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close this bookMeeting Basic Learning Needs: A Vision for the 1990s (UNICEF - UNDP - UNESCO - WB - WCEFA, 1990, 170 p.)
close this folder2. The Context and Effects of Basic Learning in the World
View the document(introduction...)
View the documentA. Basic Education Data
Open this folder and view contentsB. Indicators of the Context and Effects of Basic Education
View the documentC. The State of Adult Basic Education
View the documentD. The State of Early Child Development
View the documentE. Progress and Prospects

D. The State of Early Child Development

Early child development can be considered a component of basic education because learning begins at birth. Moreover, a growing body of evidence demonstrates that health, nutrition, and psychosocial processes interact to affect survival and development in the early years of life. The outcomes of these interactions condition the readiness of the child for school and other learning opportunities, which in turn influences the child’s chances of enrolment and success in basic education programmes.

As with basic education for adults, the data on early child development is incomplete and does not lend itself readily to international comparisons. Early child development may include some or all of the following: nutrition supplementation, growth monitoring, care-taking, home instruction in pre-literacy and numeracy skills, and parent education for the benefit of the child, which may also be considered under adult education.

According to 1980 data from the World Bank, enrolment in preschools, a sub-category of early child development, was quite low in most low-income economies, with a median of one percent of the age-group for countries reporting data. In middle-income developing economies, the picture is more mixed. Enrolment rates ranged from a low of one percent to a high of 57 percent, with 4.5 percent as the median for lower-middle income economies and 15 percent the median for upper-middle income. In high income economies, median enrolment rates were 25.5 percent, with a range from less than one to 66 percent. However, most statistics focus on organized preschool and child care programmes. Because of the difficulty in defining and identifying such educational programmes, the Unesco Office of Statistics points out that their estimates should be considered as the minimal figures for each country. What is clear from the data, however, is that in many countries, early childhood education has been the most rapidly expanding sector of education over the past decade.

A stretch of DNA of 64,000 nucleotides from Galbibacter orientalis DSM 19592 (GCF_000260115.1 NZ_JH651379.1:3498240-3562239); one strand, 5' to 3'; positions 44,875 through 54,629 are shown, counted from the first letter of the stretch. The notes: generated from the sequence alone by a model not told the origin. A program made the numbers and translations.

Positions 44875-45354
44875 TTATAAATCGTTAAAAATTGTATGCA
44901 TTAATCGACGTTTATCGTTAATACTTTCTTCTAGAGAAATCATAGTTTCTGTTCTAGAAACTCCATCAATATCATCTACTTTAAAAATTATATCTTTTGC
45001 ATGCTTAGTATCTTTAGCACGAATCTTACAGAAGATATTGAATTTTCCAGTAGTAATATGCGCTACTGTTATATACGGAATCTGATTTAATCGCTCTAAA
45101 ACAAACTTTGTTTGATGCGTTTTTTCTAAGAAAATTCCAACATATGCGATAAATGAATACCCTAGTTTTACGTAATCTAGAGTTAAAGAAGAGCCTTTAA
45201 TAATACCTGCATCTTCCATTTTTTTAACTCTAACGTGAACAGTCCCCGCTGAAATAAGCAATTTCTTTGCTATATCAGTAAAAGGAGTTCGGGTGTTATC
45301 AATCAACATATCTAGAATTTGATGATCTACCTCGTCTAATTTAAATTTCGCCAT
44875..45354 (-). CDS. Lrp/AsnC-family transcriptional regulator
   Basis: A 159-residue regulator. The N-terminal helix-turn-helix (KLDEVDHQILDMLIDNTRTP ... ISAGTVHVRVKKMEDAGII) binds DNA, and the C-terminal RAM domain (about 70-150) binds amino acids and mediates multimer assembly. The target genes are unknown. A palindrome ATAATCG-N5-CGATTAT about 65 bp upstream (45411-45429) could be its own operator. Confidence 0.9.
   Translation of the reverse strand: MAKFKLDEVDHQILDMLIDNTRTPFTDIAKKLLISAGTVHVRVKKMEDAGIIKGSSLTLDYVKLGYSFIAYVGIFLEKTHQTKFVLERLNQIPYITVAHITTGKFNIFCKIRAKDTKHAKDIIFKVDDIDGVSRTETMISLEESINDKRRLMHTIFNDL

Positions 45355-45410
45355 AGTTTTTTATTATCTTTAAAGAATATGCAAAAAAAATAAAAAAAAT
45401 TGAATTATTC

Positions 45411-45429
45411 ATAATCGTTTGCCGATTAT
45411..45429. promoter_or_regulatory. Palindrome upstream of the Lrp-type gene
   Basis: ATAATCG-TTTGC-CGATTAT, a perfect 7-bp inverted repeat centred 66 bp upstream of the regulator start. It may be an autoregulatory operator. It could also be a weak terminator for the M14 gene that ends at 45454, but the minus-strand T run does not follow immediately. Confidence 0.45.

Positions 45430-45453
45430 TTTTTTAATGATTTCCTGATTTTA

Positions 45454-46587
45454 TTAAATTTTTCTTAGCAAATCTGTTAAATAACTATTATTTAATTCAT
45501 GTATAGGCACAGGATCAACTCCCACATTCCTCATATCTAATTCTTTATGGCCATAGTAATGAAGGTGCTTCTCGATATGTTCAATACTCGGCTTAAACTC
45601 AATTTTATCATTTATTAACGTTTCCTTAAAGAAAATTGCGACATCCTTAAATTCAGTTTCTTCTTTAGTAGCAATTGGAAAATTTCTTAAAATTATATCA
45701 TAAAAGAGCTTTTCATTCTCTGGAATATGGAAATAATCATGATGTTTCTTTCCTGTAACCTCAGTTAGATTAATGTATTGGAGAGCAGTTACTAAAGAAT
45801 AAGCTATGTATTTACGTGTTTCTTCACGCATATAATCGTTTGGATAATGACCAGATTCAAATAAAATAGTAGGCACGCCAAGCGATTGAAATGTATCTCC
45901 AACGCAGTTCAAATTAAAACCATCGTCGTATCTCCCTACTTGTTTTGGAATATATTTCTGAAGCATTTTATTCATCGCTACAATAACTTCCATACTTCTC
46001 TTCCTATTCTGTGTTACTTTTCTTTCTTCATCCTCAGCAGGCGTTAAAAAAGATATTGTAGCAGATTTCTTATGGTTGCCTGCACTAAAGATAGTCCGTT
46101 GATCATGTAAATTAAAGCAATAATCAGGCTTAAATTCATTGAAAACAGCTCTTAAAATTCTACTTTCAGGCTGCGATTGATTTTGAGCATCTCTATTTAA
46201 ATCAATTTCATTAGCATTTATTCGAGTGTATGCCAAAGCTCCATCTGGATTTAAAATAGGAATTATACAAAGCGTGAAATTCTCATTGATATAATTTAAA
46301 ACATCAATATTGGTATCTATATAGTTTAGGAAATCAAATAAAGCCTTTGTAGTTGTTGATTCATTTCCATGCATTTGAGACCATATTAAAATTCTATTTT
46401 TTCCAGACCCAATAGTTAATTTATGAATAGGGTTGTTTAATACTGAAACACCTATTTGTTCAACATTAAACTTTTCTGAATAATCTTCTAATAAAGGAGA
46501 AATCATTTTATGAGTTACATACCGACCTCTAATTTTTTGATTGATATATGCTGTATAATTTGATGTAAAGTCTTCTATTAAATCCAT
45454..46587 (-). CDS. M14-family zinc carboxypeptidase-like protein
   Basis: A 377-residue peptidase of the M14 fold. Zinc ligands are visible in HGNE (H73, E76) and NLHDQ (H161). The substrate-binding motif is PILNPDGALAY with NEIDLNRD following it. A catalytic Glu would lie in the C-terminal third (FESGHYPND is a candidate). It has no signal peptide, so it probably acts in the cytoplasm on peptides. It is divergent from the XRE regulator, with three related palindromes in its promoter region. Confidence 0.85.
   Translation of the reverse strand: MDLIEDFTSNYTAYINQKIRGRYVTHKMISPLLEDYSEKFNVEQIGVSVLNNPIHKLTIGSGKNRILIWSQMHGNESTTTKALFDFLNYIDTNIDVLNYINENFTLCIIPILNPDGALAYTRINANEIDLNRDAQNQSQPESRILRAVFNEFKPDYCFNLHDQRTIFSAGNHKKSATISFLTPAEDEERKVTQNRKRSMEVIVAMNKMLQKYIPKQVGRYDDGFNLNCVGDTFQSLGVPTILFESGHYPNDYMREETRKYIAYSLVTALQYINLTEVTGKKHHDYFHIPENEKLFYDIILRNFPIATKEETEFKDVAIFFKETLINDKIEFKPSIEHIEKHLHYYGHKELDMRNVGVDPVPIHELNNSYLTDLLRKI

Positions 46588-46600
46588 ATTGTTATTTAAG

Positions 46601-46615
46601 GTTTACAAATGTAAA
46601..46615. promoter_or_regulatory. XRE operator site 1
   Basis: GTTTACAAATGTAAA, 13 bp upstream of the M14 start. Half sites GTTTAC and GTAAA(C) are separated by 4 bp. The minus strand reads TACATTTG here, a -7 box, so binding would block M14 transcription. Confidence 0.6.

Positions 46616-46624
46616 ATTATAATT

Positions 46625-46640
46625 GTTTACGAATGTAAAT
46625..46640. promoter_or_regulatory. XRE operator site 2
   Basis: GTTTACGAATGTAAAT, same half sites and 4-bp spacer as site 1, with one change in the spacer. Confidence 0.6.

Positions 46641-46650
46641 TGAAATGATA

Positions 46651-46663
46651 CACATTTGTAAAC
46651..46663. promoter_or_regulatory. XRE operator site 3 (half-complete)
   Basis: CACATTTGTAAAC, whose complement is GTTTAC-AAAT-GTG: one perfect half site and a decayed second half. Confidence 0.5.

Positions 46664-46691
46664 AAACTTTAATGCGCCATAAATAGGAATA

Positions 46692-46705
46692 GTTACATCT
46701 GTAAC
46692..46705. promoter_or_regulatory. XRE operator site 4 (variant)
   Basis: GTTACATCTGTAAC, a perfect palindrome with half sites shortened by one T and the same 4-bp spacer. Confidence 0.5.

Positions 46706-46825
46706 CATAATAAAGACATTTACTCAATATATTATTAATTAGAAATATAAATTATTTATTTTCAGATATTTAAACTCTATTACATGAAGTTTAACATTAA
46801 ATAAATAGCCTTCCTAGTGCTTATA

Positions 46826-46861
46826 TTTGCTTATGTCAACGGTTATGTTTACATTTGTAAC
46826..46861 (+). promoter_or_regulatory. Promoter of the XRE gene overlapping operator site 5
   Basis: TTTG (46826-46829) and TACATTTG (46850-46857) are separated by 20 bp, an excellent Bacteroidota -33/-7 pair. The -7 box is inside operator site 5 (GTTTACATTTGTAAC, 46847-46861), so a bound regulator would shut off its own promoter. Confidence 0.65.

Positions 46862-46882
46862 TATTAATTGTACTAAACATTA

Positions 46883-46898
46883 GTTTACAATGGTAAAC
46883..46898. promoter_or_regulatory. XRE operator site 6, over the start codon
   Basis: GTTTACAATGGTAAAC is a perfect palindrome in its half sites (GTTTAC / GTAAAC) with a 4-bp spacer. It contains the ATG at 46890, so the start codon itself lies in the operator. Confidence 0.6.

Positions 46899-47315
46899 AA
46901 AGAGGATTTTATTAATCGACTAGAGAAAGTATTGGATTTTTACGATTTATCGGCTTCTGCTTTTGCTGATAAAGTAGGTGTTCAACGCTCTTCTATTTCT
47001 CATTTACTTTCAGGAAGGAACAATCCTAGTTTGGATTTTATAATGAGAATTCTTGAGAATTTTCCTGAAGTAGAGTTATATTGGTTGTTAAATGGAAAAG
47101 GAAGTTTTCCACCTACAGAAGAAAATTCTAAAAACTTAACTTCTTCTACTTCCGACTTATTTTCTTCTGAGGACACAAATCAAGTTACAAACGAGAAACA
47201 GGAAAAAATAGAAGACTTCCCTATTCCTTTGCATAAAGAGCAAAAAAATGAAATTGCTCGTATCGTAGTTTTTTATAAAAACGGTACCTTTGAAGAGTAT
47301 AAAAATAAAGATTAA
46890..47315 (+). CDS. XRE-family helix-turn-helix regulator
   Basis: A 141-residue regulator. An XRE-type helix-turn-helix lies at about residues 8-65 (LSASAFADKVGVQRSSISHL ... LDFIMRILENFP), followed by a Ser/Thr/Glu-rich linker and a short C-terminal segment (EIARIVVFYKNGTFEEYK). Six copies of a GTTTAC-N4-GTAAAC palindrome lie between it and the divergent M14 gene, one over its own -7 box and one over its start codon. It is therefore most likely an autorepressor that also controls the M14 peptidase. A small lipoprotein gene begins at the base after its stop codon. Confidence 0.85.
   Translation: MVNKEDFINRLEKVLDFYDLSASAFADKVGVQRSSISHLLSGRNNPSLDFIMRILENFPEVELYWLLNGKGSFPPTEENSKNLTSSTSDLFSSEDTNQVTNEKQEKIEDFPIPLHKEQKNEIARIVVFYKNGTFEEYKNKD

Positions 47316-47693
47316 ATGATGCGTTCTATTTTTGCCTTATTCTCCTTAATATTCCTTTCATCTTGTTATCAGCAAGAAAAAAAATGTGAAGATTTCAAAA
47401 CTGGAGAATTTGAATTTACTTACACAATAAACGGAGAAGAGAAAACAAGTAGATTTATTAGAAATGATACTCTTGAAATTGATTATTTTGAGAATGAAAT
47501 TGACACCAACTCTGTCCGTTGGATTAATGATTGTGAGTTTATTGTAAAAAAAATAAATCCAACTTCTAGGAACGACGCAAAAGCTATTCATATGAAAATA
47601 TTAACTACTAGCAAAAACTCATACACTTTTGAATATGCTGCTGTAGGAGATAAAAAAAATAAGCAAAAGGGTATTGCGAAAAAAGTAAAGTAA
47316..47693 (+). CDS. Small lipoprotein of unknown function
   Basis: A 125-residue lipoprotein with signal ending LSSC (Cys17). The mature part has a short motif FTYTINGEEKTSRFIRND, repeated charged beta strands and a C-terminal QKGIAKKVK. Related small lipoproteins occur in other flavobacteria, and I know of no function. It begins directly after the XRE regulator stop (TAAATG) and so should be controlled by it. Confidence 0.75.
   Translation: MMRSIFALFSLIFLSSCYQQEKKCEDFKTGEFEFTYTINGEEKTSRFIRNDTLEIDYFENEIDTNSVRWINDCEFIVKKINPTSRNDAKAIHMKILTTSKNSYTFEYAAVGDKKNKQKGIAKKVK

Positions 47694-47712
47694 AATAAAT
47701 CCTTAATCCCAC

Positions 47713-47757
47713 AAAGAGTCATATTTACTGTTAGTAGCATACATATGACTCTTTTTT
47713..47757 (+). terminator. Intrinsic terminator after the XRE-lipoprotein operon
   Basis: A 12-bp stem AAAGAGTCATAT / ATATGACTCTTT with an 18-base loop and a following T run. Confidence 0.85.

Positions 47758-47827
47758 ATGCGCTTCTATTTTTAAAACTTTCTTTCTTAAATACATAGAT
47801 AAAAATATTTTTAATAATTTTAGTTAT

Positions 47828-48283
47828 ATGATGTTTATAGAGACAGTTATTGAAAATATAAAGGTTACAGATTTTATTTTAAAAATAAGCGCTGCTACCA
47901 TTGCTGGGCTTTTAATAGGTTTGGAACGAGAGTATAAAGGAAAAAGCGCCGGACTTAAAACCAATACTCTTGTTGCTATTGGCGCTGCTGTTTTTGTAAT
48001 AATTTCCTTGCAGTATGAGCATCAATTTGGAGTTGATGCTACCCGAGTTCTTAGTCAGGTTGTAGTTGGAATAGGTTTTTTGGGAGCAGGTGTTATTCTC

Chart 5: Adult Participation Rates by Country Category

A. Adult students per adult population

B. Women as a proportion of adult students

From the growing body of studies and reports on specific early child development, two important impacts of early childhood development programmes on meeting basic learning needs have become evident. First, attention to the physical and psychosocial development of young children often enhances their ability to benefit from schooling, thereby increasing efficiency within the school system. Second, the positive effects on school performance of early child development programmes has been shown in many cases to be more significant for girls than boys, and for children from disadvantaged social groups than those from more affluent homes. Thus, early child development can have a substantial equity effect, by reducing disparities in subsequent educational attainment. So long as such programmes are only available to higher income groups, however, they may have the effect of further advantaging those groups, thus increasing inequities in learning achievement.